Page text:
Nursing Student Expelled After ‘Insensitive’ Writing Assignment

Kaylyn Willis has spent 13 years trying to become a nurse while raising three children and working in the medical profession. So the 39-year-old is not giving up after recently being expelled from a nursing program at Umpqua Community College (UCC), in Roseburg, Oregon.



Kaylyn Willis

The decision to expel followed her completion of a writing assignment the college labeled “insensitive.” But UCC claims it expelled her not because of the assignment alone but also because of a pattern of “unprofessional conduct” that Willis displayed over several months in the program.

Willis submitted the assignment for her Chronic 1 class on loss and coping during the first year of a 2-year program. It was part of ongoing class blogging exercises. According to a recent press release from the nonprofit organization, Foundation for Individual Rights in Education (FIRE), the assignment specified: “Whomever you identified as your primary support person last week is no longer available to you because of death, divorce or deployment/relocation…. Using your critical imagining and reasoning, provide information on who is gone, why, and how you are feeling and what you are going to do now.”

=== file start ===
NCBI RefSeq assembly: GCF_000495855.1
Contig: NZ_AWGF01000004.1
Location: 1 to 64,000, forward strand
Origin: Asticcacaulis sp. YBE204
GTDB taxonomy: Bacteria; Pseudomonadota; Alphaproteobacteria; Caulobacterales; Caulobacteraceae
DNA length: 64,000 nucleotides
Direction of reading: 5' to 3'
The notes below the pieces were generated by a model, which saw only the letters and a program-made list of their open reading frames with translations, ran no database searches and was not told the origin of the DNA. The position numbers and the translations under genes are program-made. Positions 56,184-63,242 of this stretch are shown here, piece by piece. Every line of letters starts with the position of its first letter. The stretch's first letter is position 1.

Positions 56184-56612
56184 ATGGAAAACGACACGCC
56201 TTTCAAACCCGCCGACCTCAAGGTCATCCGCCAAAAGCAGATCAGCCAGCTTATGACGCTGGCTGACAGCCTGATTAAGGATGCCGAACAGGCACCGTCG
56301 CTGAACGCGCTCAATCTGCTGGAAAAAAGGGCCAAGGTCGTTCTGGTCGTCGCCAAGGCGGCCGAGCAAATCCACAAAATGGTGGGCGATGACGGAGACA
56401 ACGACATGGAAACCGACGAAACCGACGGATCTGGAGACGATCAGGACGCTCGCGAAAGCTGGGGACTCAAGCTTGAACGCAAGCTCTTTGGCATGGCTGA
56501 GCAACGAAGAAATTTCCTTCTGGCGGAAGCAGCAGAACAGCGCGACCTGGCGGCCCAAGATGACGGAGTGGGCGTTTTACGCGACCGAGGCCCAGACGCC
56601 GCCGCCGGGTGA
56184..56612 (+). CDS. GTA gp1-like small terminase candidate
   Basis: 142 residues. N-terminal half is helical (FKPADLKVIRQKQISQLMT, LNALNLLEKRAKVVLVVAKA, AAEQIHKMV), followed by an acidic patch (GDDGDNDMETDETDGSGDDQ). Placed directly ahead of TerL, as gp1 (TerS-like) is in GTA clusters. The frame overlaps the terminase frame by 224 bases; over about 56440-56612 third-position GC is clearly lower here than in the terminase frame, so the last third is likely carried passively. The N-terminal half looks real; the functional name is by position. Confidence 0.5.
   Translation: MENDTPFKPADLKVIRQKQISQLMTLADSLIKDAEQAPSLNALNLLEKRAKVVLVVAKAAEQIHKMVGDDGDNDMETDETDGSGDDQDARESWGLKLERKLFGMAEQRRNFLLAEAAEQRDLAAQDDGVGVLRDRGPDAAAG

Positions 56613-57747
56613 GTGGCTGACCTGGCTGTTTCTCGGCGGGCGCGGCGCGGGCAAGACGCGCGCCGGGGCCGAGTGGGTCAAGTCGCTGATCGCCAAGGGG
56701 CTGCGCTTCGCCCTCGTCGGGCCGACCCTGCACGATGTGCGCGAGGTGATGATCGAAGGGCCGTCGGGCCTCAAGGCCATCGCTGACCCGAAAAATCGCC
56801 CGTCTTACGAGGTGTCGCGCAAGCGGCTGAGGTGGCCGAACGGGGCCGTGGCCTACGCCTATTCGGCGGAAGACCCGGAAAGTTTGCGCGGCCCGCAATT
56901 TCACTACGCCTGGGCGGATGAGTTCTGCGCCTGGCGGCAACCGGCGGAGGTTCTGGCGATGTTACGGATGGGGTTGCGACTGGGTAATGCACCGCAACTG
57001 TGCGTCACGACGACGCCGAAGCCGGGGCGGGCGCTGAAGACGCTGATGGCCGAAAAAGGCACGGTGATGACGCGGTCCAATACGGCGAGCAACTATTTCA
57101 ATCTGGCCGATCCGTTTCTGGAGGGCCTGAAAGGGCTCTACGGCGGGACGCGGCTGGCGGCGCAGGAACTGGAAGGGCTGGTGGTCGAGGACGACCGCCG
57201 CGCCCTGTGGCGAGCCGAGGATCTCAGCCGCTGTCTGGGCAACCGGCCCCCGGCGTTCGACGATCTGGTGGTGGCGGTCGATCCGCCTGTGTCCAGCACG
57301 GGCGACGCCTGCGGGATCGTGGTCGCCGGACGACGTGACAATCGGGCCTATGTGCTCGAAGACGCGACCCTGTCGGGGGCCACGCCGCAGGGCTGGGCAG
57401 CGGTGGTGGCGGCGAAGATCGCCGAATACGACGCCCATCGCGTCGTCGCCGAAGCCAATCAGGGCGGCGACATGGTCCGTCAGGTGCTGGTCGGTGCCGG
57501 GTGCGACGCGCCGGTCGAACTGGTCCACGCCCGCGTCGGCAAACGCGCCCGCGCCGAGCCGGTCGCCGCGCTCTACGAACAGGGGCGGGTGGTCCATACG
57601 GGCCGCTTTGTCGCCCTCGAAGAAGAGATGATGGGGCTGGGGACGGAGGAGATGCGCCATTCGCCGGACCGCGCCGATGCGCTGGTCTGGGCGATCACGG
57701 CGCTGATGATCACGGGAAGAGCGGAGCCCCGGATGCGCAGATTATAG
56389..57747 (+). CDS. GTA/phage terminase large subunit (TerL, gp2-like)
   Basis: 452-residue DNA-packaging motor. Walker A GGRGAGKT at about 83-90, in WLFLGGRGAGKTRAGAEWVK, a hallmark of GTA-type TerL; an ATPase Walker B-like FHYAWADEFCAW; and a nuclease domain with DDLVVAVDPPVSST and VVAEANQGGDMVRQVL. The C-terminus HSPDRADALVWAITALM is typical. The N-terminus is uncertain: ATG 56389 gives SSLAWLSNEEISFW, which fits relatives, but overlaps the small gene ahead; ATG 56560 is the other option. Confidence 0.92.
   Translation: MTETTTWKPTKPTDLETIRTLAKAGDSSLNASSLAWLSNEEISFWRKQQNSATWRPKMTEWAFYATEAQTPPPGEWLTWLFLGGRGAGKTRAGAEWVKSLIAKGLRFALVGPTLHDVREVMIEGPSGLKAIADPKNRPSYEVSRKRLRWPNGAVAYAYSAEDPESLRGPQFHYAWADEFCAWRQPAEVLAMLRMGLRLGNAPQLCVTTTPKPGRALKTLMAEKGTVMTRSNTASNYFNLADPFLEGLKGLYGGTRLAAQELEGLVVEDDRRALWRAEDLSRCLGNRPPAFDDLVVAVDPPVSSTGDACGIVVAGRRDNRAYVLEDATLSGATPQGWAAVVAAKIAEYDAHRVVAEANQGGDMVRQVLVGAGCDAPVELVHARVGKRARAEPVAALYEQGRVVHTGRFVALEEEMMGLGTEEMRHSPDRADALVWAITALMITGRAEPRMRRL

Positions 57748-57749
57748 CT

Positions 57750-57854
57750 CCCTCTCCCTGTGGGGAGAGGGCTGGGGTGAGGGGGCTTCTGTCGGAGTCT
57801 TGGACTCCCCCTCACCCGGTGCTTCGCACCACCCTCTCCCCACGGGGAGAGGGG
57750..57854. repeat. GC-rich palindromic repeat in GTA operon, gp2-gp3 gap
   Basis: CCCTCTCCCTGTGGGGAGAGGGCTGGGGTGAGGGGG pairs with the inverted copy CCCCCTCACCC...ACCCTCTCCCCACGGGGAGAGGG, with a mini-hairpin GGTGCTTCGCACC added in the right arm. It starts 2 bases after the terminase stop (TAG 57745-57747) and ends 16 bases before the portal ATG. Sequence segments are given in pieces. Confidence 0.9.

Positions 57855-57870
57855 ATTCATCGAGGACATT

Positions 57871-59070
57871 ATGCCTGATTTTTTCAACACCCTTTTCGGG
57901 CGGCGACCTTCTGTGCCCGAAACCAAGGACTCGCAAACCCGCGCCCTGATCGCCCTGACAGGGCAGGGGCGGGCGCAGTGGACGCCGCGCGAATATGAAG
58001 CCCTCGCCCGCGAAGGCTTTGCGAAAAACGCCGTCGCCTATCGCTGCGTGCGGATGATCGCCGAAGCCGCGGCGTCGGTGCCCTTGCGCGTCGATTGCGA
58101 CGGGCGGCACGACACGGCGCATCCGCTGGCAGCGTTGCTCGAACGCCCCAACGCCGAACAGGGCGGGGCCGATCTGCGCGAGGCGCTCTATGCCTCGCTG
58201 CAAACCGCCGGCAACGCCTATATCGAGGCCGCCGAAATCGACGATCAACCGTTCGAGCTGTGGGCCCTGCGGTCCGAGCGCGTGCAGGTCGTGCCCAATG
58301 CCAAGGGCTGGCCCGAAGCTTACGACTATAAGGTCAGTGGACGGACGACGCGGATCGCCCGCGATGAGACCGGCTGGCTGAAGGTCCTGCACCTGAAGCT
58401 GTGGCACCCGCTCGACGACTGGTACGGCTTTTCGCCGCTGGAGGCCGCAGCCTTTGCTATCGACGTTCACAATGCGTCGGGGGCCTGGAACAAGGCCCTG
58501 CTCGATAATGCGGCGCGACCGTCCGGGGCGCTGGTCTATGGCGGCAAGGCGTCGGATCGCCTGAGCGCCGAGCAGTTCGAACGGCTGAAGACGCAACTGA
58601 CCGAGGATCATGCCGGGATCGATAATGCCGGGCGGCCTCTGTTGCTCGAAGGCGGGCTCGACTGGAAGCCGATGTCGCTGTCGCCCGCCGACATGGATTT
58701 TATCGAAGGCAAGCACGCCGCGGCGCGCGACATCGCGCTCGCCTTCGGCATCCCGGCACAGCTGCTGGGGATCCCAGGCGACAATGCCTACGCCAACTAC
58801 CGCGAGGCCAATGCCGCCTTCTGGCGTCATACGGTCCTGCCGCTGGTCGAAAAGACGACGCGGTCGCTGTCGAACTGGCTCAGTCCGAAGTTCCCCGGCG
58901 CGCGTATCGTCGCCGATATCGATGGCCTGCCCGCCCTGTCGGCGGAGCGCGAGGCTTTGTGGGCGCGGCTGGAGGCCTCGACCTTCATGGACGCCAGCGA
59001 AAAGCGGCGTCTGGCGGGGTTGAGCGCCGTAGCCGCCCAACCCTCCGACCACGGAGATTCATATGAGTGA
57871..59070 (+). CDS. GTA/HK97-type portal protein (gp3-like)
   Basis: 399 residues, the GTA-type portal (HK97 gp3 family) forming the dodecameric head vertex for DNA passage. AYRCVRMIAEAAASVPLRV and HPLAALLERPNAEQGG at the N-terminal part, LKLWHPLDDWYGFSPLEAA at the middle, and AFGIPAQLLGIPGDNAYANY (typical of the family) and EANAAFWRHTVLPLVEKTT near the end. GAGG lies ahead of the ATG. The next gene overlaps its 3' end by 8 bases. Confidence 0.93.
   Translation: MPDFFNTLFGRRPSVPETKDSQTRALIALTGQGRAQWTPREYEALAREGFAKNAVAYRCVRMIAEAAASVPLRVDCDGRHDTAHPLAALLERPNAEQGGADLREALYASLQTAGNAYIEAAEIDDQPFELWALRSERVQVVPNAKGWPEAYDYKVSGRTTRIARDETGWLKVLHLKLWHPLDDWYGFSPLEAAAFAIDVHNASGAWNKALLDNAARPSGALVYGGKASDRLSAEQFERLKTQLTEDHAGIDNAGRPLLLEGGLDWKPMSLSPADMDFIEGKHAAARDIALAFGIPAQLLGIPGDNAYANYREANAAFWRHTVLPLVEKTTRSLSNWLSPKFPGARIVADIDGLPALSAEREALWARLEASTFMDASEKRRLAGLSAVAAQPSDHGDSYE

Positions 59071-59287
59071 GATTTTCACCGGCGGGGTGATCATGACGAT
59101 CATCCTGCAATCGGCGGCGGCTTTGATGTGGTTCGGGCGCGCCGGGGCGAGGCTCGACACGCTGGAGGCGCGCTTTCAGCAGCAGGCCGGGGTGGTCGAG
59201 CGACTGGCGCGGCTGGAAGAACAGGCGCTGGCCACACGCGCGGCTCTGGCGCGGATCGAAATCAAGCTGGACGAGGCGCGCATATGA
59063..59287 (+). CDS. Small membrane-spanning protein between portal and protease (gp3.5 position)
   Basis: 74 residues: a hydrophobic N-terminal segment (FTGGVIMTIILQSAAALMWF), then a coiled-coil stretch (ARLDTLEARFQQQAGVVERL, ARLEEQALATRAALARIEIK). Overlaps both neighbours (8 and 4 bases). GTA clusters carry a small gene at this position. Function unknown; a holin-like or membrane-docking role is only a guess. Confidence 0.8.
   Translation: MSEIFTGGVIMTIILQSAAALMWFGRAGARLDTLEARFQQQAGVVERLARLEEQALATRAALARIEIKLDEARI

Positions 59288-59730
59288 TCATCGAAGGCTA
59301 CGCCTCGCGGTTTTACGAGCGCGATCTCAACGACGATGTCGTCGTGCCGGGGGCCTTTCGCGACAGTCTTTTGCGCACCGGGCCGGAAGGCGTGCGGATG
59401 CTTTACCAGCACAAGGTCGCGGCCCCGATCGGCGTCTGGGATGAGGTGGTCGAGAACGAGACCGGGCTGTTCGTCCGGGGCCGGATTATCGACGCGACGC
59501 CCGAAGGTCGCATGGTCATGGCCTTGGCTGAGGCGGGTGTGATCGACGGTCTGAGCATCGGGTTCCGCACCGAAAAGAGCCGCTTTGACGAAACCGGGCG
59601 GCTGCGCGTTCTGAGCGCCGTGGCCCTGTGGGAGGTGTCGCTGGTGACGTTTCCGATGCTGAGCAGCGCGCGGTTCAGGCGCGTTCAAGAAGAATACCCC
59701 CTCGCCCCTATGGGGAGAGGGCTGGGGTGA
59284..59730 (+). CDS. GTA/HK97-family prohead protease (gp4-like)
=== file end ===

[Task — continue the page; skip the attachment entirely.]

In her post, Willis described her feelings after shooting her fictional husband, a scenario based on a 2015 news story she had read in The New York Times about a man who shot and killed his wife but was judged not guilty because of mental illness.

Coincidentally, UCC was the site of a shooting rampage in 2015 in which a man killed nine people and wounded eight others before taking his own life. Willis, who grew up in the area, told Medscape Medical News that she knew about the shooting but said her writing wasn’t about UCC or that specific incident. She believed she was addressing a real-life scenario nurses face: domestic violence. “Especially when you talk about the medical field, we deal with a lot of things…. It’s a very real part of the profession.”